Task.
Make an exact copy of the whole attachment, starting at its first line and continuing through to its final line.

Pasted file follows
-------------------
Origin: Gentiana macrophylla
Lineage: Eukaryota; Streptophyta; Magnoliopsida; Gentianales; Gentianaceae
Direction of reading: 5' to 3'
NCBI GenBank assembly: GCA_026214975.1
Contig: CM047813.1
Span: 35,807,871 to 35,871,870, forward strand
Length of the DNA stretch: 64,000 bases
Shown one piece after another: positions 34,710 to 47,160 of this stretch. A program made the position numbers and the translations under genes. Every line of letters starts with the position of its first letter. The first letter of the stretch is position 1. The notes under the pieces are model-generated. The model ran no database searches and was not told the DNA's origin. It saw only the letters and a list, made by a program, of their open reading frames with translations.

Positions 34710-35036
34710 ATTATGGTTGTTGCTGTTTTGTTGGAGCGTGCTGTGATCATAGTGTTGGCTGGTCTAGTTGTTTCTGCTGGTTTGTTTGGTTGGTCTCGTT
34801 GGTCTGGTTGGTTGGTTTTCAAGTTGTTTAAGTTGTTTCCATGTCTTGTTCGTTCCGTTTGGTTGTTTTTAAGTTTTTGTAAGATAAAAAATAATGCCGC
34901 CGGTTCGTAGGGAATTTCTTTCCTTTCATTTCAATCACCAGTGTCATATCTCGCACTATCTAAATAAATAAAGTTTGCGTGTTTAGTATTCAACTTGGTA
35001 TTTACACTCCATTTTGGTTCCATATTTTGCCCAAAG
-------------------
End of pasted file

Origin: Gentiana macrophylla
Lineage: Eukaryota; Streptophyta; Magnoliopsida; Gentianales; Gentianaceae
Direction of reading: 5' to 3'
NCBI GenBank assembly: GCA_026214975.1
Contig: CM047813.1
Span: 35,807,871 to 35,871,870, forward strand
Length of the DNA stretch: 64,000 bases
Shown one piece after another: positions 34,710 to 47,160 of this stretch. A program made the position numbers and the translations under genes. Every line of letters starts with the position of its first letter. The first letter of the stretch is position 1. The notes under the pieces are model-generated. The model ran no database searches and was not told the DNA's origin. It saw only the letters and a list, made by a program, of their open reading frames with translations.

Positions 34710-35036
34710 ATTATGGTTGTTGCTGTTTTGTTGGAGCGTGCTGTGATCATAGTGTTGGCTGGTCTAGTTGTTTCTGCTGGTTTGTTTGGTTGGTCTCGTT
34801 GGTCTGGTTGGTTGGTTTTCAAGTTGTTTAAGTTGTTTCCATGTCTTGTTCGTTCCGTTTGGTTGTTTTTAAGTTTTTGTAAGATAAAAAATAATGCCGC
34901 CGGTTCGTAGGGAATTTCTTTCCTTTCATTTCAATCACCAGTGTCATATCTCGCACTATCTAAATAAATAAAGTTTGCGTGTTTAGTATTCAACTTGGTA
35001 TTTACACTCCATTTTGGTTCCATATTTTGCCCAAAG